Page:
In college, I replaced this story with another, inspired by Star Trek. My brother was the captain of the U.S.S Enterprise, and this ship’s transporter beam rescued me from certain death on a planet with a dystopian society similar to that of George Orwell’s 1984. After that, I became a famous singer, touring the galaxy on my own starship. I also created, in my head, a soap opera about the lives of people on different planets in this galaxy.

During the earlier part of this century, after I finally became serious about writing, I developed an idea for a science fiction novel. At the time, my brother was working at the Los Alamos National Laboratory in New Mexico. In my story, a visually impaired young woman, while visiting relatives in Los Alamos, is approached by a historian from the future, who is working at the lab on a project that involves bringing in people from the past. She agrees to be transported to the future, where she learns a lot about what life will be like. But upon returning to the present, she doesn’t remember anything about her adventure, and life goes on as if nothing happened.

When I was younger, I enjoyed detective and science fiction stories, but they’re not for me anymore. So, I doubt this or any of my fantasies will end up on paper. But it was fun to dream, no matter how unrealistic the fantasies. In my opinion, they served as exercises to limber my creative muscles.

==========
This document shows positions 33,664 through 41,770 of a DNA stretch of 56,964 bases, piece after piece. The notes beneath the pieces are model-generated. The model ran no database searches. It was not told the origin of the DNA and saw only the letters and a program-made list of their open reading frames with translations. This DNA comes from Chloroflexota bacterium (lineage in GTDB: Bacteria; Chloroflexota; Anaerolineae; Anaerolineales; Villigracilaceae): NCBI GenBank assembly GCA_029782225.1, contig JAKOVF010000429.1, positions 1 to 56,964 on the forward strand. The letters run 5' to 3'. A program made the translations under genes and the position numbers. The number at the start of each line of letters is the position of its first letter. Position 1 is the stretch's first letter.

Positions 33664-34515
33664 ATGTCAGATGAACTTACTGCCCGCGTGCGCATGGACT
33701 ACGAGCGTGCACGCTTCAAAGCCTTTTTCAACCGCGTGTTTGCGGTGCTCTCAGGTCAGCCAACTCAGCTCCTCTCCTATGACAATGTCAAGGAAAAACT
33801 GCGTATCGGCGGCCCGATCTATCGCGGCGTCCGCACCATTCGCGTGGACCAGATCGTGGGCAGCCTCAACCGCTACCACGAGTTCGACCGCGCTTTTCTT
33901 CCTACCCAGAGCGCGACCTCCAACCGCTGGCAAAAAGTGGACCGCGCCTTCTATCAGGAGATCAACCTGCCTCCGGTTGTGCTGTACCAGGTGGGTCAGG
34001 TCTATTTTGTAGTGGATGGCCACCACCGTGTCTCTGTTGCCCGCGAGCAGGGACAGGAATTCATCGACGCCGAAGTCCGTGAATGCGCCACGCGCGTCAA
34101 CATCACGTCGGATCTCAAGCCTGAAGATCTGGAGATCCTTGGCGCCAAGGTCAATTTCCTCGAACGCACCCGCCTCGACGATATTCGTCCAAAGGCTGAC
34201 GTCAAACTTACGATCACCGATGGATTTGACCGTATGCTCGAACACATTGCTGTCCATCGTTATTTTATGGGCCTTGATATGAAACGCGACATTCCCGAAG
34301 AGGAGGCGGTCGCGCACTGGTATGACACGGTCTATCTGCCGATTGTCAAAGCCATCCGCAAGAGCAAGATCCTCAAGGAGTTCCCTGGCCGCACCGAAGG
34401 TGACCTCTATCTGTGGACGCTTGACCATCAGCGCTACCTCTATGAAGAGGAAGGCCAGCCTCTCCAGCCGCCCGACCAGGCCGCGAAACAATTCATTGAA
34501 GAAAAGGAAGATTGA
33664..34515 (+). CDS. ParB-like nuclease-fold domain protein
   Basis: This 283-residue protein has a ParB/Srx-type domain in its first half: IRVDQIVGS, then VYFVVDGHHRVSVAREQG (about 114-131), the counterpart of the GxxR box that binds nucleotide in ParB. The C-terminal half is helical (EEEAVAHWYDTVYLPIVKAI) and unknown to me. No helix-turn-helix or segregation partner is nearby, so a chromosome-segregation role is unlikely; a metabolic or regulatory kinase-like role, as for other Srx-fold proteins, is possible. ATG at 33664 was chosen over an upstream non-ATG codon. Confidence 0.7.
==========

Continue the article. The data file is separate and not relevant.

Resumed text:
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Thanks to this week’s prompt on Stevie Turner’s Open Book Blog Hop for inspiring the above. If you’d like to participate, click here.

***

By the way, for those of you who use the National Library Service for the Blind and Print Disabled, The Red Dress is available for download from their site here. No matter how you read it, please be sure to review it wherever you can. That goes for all my books. Thank you for stopping by. Stay safe, happy, and healthy.

New! The Red Dress

Copyright July 2019 by DLD Books

Front cover contains: young, dark-haired woman in red dress holding flowers

When Eve went to her high school senior prom, she wore a red dress that her mother had made for her. That night, after dancing with the boy of her dreams, she caught him in the act with her best friend. Months later, Eve, a freshman in college, is bullied into giving the dress to her roommate. After her mother finds out, their relationship is never the same again.

Twenty-five years later, Eve, a bestselling author, is happily married with three children. Although her mother suffers from dementia, she still remembers, and Eve still harbors the guilt for giving the dress away. When she receives a Facebook friend request from her old college roommate and an invitation to her twenty-five-year high school class reunion, then meets her former best friend by chance, she must confront the past in order to face the future.

***

My Books

My Amazon Author Page

Facebook

Website